It probably goes without saying, but a 100 lb propane tank is designed to hold 100 pounds of propane. Because propane is stored and delivered as a liquid, it can be helpful to know what this looks like in terms of gallons. While there’s a fairly simple answer, there are a few different factors that can affect how many gallons are in a 100 pound propane tank.
The Simple Answer
To put it simply, there are 0.236 gallons per pound of propane (at 60°F).
So, 0.236 gallons x 100 pounds = 23.6 gallons
A 100 lb tanks contains 23.6 gallons
Additional factors don’t add a significant difference to the total volume of 100 pounds of propane, but are interesting to consider.
Each gas cylinder will have a water capacity number stamped on the collar (it will be something like WC 240). This is the total mass of liquid, stated in pounds, that a cylinder could hold if filled entirely with water.
However, when filled with propane, gas cylinders can only be filled up to 42% of the water capacity (this is to accommodate for the fluctuations in tank pressure as temperatures change)
For this example, 240 (water capacity) x 0.42 (max. capacity)= 100.8 pounds
So our tank can actually hold a maximum of 100.8 lb.
As stated above, we know that each pound of propane is 0.236 gallons.
0.236 gallons x 100.8 pounds = 23.789 gallons
Again, this doesn’t make a huge difference, but is still a factor to consider.
How Temperature Affects Tank Pressure
The examples above assume an ambient temperature of 60°F. At this temp, a “full” tank would produce a reading of about 40% on a tank gauge. When temperatures drop, however, that reading will go down. This is not because there is less usable propane in the tank, the propane has just become more dense or compact and the volume has decreased. The reverse happens as temperatures rise; the tank gauge reading will go up, but it’s still the same weight of propane in the tank– the molecules have just become more spread out.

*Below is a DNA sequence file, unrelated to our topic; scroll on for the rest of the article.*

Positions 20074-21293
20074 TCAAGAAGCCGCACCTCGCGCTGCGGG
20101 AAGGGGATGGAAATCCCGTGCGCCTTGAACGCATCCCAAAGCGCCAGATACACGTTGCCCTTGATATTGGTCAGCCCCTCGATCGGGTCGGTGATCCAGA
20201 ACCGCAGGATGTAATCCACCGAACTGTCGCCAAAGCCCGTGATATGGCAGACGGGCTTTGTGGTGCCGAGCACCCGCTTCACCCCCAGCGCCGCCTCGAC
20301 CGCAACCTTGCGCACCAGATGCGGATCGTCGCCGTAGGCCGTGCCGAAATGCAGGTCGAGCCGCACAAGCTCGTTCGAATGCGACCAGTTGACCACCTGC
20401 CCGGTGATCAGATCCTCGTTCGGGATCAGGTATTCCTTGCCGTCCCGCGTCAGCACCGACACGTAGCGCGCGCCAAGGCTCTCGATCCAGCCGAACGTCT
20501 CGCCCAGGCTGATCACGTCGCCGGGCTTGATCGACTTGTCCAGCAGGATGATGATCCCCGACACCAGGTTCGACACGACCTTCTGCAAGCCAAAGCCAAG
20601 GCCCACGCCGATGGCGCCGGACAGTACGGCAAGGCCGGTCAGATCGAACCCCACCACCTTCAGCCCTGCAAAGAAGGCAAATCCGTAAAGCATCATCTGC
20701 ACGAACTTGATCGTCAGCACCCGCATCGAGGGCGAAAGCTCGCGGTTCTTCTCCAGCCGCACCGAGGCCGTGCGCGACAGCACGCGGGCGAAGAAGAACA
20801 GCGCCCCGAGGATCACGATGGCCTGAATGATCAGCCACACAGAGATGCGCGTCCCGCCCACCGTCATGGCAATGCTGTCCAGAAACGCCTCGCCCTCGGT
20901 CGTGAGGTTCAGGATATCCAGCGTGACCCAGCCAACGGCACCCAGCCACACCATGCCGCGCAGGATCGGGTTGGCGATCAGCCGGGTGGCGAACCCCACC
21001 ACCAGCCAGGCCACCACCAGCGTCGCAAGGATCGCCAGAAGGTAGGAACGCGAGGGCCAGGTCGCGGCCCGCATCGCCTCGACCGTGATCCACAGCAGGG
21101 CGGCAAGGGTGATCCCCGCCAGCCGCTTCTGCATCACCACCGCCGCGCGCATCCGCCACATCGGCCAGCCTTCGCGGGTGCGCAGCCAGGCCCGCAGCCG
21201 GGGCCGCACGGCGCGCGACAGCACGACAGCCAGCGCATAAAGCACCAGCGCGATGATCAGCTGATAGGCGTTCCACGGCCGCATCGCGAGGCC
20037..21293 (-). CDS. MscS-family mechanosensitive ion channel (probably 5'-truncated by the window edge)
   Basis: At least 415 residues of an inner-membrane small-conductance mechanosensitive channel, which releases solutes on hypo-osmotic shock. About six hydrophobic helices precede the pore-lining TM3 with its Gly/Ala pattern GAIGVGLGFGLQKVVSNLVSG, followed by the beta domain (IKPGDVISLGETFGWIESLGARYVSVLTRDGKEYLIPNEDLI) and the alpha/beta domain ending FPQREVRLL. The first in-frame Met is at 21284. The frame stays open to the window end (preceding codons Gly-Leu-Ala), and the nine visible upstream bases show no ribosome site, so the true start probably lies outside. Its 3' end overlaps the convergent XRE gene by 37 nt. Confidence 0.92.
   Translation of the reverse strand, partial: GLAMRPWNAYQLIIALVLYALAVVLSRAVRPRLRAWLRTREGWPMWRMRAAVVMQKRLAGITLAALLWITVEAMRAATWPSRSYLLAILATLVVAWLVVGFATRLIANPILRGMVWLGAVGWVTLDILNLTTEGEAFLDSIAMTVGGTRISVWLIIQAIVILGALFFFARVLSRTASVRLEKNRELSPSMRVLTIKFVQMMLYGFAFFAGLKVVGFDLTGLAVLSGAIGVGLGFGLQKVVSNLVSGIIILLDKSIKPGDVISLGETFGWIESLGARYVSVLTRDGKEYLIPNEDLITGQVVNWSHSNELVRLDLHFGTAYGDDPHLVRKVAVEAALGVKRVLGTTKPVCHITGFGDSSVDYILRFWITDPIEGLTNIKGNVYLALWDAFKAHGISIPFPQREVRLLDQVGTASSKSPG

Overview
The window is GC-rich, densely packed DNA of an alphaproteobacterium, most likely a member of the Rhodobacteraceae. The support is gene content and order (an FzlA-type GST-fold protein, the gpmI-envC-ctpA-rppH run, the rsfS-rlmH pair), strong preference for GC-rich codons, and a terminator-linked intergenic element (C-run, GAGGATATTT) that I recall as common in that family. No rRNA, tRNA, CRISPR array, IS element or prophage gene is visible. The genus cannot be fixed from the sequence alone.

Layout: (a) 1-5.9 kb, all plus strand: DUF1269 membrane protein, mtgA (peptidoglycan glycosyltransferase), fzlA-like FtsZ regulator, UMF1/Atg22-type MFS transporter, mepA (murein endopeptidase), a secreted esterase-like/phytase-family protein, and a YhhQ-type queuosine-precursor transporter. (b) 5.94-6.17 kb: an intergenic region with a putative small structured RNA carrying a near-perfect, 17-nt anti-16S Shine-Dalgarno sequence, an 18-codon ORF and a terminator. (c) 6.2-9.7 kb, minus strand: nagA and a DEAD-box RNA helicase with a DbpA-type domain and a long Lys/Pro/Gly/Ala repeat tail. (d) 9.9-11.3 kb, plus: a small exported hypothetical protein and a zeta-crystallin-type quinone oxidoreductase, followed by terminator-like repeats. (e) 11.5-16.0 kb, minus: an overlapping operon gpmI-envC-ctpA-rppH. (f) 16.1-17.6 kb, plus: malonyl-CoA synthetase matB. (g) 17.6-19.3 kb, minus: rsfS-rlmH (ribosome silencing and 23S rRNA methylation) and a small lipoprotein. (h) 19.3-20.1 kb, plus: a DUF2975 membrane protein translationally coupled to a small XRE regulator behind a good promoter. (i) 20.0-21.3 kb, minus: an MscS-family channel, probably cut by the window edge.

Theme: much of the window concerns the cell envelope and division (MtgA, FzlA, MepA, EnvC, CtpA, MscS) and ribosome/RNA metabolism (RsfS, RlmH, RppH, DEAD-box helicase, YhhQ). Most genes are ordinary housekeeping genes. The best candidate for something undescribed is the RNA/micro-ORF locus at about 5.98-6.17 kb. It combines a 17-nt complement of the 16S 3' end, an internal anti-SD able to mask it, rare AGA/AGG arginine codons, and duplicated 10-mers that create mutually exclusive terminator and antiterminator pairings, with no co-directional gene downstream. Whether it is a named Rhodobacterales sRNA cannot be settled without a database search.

What Happens When Tanks Get Cold?
While there is still the same usable amount of propane in a cold tank, the lower pressure can cause tanks to stop working properly. Keeping tank pressure up may require more frequent refills; even when there is still “usable” propane in the tank, the volume is not high enough and additional propane must be added to bring tank pressure back up.
Heated propane tank wraps can keep you from having to make time consuming and expensive refills by raising your tank temperature and, consequently, your tank pressure. If you frequently use propane during cold weather months, they’re definitely worth checking out! (Give us a call at 888.316.6324 if you have any questions!)